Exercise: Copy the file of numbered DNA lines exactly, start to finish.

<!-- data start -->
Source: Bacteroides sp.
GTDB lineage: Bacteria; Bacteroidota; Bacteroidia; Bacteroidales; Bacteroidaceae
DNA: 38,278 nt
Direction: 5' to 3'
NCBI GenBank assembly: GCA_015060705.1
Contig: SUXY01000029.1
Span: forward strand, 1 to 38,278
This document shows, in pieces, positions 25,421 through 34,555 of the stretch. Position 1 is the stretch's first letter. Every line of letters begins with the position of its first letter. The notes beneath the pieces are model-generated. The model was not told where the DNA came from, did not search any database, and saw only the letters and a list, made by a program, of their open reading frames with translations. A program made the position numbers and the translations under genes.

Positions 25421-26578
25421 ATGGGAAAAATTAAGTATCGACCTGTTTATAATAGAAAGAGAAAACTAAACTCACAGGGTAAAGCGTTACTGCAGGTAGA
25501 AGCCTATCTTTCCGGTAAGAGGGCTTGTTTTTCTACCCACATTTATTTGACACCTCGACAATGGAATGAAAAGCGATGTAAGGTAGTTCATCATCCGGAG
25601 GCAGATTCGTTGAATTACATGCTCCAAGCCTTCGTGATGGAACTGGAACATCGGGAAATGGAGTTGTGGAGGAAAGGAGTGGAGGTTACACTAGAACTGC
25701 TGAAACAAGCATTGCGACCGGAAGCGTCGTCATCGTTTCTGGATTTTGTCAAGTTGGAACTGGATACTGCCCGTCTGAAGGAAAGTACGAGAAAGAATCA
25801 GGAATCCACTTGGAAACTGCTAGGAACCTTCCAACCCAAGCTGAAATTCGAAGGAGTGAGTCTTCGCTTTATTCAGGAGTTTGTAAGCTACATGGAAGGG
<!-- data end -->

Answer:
Source: Bacteroides sp.
GTDB lineage: Bacteria; Bacteroidota; Bacteroidia; Bacteroidales; Bacteroidaceae
DNA: 38,278 nt
Direction: 5' to 3'
NCBI GenBank assembly: GCA_015060705.1
Contig: SUXY01000029.1
Span: forward strand, 1 to 38,278
This document shows, in pieces, positions 25,421 through 34,555 of the stretch. Position 1 is the stretch's first letter. Every line of letters begins with the position of its first letter. The notes beneath the pieces are model-generated. The model was not told where the DNA came from, did not search any database, and saw only the letters and a list, made by a program, of their open reading frames with translations. A program made the position numbers and the translations under genes.

Positions 25421-26578
25421 ATGGGAAAAATTAAGTATCGACCTGTTTATAATAGAAAGAGAAAACTAAACTCACAGGGTAAAGCGTTACTGCAGGTAGA
25501 AGCCTATCTTTCCGGTAAGAGGGCTTGTTTTTCTACCCACATTTATTTGACACCTCGACAATGGAATGAAAAGCGATGTAAGGTAGTTCATCATCCGGAG
25601 GCAGATTCGTTGAATTACATGCTCCAAGCCTTCGTGATGGAACTGGAACATCGGGAAATGGAGTTGTGGAGGAAAGGAGTGGAGGTTACACTAGAACTGC
25701 TGAAACAAGCATTGCGACCGGAAGCGTCGTCATCGTTTCTGGATTTTGTCAAGTTGGAACTGGATACTGCCCGTCTGAAGGAAAGTACGAGAAAGAATCA
25801 GGAATCCACTTGGAAACTGCTAGGAACCTTCCAACCCAAGCTGAAATTCGAAGGAGTGAGTCTTCGCTTTATTCAGGAGTTTGTAAGCTACATGGAAGGG